The second state petition was denied on May 13, 2010, but the third state petition was not filed until 75 days later, on July 28, 2010. That petition was denied on February 23, 2011. Respondent concedes that petitioner is entitled to tolling during the pendency of the petition, 211 days. Thus the new expiration date was September 12, 2011. However, respondent argues that petitioner is not entitled to the 75 days of interval tolling, citing Velasquez v. Kirkland, 639 F.3d 964, 968 (9th Cir. 2011) (holding that interval delays of 81 days and 92 days between filings was unreasonable); Chaffer v. Prosper, 592 F.3d 1046, 1048 (9th Cir. 2010) (finding that delays of 101 and 115 days between filings were unreasonable and therefore not entitled to interval tolling); Sok v. Substance Abuse Training Facility, 2011 WL 3648474, *5 (E.D. Cal. Aug. 17, 2011)(unpublished) (surveying several cases and finding "a consensus appears to be emerging in California that any delay of sixty days or less is per se reasonable, but that any delay 'substantially' longer than sixty days is not reasonable.").

Petitioner argues that 75 days is not excessive and he should be entitled to interval tolling, citing many cases. However, it is undisputed that the final state petition was denied by the California Supreme Court on February 23, 2011, but petitioner waited approximately one year to file the instant federal petition on February 22, 2012. Even though respondent noted this one year delay in the motion to dismiss, petitioner does not discuss why he waited a year to file the federal petition nor is there any statutory tolling available between the final state petition and a federal petition.*fn3 See Roy v. Lambert, 465 F.3d 964, 968 (9th Cir. 2006) (superseding 455 F.3d 945). Petitioner spends the bulk of his opposition discussing the 75 day interval between the second and third petition. Even assuming petitioner should be entitled to the extra 75 days of tolling and thus a total of 430 days of tolling from the filing of his first habeas petition in superior court to the final denial by the California Supreme Court and all the intervals between, the new expiration date would be November 26, 2011. Petitioner would still be nearly three months late as the instant federal petition was filed on February 22, 2012. Thus, it is quite evident that this federal petition is untimely. As the petition is untimely, the court will not address the exhaustion argument as even if the claims were fully exhausted or if the court as petitioner requests were to construe the claims as exhausted, most of the claims must still be dismissed as filed beyond the statute of limitations.

Actual Innocence

The petition contains five claims. As discussed above all the claims are untimely, thus claims one through four must be dismissed. Claim five contends that petitioner is actually innocent based on the constitutional violations set forth in claims one through three.*fn4 Based on the facts set forth by petitioner*fn5 there was an altercation at a party between petitioner and the victim and petitioner states there is a history of the victim attacking, threatening and stalking petitioner. Petitioner got into his truck to leave and the victim followed and threw something at the truck. Petitioner reversed the truck and the victim followed menacingly. It is not exactly clear what happened next except the truck "burned out," hit a mailbox, then struck the curb of the median divider. The truck went into the air and landed headed toward the field where the victim was standing. The truck hit another curb, went airborne again, landed on the sidewalk and the field where the victim was, where it struck and killed him. \\\\\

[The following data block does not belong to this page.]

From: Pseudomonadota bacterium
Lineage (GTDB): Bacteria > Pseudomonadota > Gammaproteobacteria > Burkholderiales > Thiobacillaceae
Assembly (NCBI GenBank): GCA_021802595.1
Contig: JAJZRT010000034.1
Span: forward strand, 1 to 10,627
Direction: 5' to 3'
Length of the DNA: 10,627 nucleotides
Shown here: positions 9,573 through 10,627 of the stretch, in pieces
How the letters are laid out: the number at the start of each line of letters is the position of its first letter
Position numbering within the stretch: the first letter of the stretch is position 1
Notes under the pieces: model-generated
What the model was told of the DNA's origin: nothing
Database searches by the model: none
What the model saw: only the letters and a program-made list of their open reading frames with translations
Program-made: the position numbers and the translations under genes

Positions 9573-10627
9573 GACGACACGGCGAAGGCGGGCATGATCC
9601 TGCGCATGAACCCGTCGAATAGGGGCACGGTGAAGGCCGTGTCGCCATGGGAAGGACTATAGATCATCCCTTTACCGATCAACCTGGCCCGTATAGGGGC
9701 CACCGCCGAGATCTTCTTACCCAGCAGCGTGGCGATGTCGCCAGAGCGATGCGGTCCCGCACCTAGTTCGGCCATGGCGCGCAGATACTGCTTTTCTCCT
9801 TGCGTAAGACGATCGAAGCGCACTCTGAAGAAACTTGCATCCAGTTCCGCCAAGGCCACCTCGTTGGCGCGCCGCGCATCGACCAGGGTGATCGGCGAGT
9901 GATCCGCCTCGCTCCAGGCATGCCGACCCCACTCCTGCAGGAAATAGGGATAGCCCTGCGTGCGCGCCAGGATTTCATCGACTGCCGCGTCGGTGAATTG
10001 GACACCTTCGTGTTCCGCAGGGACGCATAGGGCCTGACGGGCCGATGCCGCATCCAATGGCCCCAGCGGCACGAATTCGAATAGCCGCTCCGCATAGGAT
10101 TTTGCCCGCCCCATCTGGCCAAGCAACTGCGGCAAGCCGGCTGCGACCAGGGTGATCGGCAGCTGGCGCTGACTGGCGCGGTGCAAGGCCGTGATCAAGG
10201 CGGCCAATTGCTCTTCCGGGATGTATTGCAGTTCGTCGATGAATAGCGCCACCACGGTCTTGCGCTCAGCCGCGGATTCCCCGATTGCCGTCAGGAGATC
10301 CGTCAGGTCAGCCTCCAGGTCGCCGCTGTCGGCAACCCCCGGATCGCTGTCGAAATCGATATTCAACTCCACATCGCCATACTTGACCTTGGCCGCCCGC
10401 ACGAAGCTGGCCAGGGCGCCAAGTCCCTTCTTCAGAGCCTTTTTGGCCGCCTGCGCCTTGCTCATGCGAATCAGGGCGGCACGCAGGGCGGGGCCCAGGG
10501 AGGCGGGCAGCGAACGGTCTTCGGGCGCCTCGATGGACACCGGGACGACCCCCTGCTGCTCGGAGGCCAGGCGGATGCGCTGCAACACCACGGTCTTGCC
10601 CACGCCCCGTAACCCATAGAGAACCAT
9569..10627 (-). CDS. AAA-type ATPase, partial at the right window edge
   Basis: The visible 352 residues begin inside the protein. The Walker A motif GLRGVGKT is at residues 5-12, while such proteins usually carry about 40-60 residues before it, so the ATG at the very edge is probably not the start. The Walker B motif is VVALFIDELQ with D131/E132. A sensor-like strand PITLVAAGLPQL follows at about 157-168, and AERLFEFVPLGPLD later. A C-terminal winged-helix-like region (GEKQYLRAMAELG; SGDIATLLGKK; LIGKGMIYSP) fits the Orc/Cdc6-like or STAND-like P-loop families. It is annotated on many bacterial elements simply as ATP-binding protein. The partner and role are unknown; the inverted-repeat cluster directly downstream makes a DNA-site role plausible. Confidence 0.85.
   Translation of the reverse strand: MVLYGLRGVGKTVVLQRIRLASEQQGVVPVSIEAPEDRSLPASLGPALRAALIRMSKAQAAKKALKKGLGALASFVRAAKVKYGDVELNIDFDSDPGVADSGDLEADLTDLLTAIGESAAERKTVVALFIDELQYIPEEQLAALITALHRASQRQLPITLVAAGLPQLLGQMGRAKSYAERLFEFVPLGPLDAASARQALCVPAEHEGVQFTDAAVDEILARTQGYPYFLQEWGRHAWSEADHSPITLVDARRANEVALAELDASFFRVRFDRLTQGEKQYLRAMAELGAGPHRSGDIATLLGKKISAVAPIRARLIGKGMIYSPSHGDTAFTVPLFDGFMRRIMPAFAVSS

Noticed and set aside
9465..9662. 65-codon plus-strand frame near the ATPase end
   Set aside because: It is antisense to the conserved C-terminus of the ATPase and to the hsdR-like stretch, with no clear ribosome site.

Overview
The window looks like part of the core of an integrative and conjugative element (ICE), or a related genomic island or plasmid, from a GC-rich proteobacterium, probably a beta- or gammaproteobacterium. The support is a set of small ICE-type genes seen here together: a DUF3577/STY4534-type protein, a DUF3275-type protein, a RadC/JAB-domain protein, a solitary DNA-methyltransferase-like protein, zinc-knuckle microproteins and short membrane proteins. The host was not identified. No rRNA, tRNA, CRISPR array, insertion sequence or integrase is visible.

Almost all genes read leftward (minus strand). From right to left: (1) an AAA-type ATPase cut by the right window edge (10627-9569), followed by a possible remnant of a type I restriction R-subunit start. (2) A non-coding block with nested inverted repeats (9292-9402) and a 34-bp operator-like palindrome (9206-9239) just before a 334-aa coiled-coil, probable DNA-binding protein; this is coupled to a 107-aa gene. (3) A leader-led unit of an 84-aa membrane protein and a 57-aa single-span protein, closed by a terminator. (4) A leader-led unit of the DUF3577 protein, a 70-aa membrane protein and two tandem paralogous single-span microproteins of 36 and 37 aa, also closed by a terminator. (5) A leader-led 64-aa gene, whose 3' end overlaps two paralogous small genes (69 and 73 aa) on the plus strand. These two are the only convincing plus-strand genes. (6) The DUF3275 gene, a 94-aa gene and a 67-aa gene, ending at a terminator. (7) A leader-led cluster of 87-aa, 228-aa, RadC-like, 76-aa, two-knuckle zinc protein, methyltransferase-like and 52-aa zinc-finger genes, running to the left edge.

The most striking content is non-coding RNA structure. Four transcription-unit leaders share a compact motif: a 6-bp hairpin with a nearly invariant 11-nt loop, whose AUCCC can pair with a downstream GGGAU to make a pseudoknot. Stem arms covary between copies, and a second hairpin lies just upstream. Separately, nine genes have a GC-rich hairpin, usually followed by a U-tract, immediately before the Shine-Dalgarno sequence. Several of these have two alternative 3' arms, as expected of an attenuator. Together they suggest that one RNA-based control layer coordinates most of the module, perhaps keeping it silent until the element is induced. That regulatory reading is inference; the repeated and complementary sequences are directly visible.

In claim two, petitioner asserts that counsel was ineffective for failing to produce witnesses that could testify to the victim's previous attacks on petitioner to reduce petitioner's culpability to manslaughter or imperfect self defense. In claim three, petitioner argues that the trial court erred in denying petitioner the use of the victim's past records from various law enforcement agencies to show that the victim was the aggressor. Petitioner later argues that by denying these 247 documents, the trial court prevented petitioner from generating newly discovered relevant exculpatory evidence that was not disclosed to the defense. Petition at 6-H. Though, in his petition to the California Supreme Court, petitioner states that a reasonable investigation would more than likely reveal exculpatory evidence. Lod. Doc. 8. It is not clear if petitioner has exculpatory evidence or just believes it exists, nor is it clear what specifically is in the 247 documents.

Should petitioner be presenting a viable actual innocence claim, then the statute of limitations would not be fatal to the claim, as actual innocence constitutes an equitable exception to the AEDPA limitations period. See Lee v. Lampert, 653 F.3d 929, 932 (9th Cir. 2011) (en banc). Though as presented, petitioner's claim is not specific enough to determine the exact nature of the claim, and of course it is unexhuasted. A credible claim of actual innocence "requires a petitioner to support his allegations of constitutional error with new reliable evidence ... that was not presented at trial." Lee, at 938 (internal quotation marks omitted). Then, considering the total record, "the court makes a probabilistic determination" about whether every juror, properly instructed, would have reasonable doubt in the light of the new evidence. Id. (internal quotation marks omitted).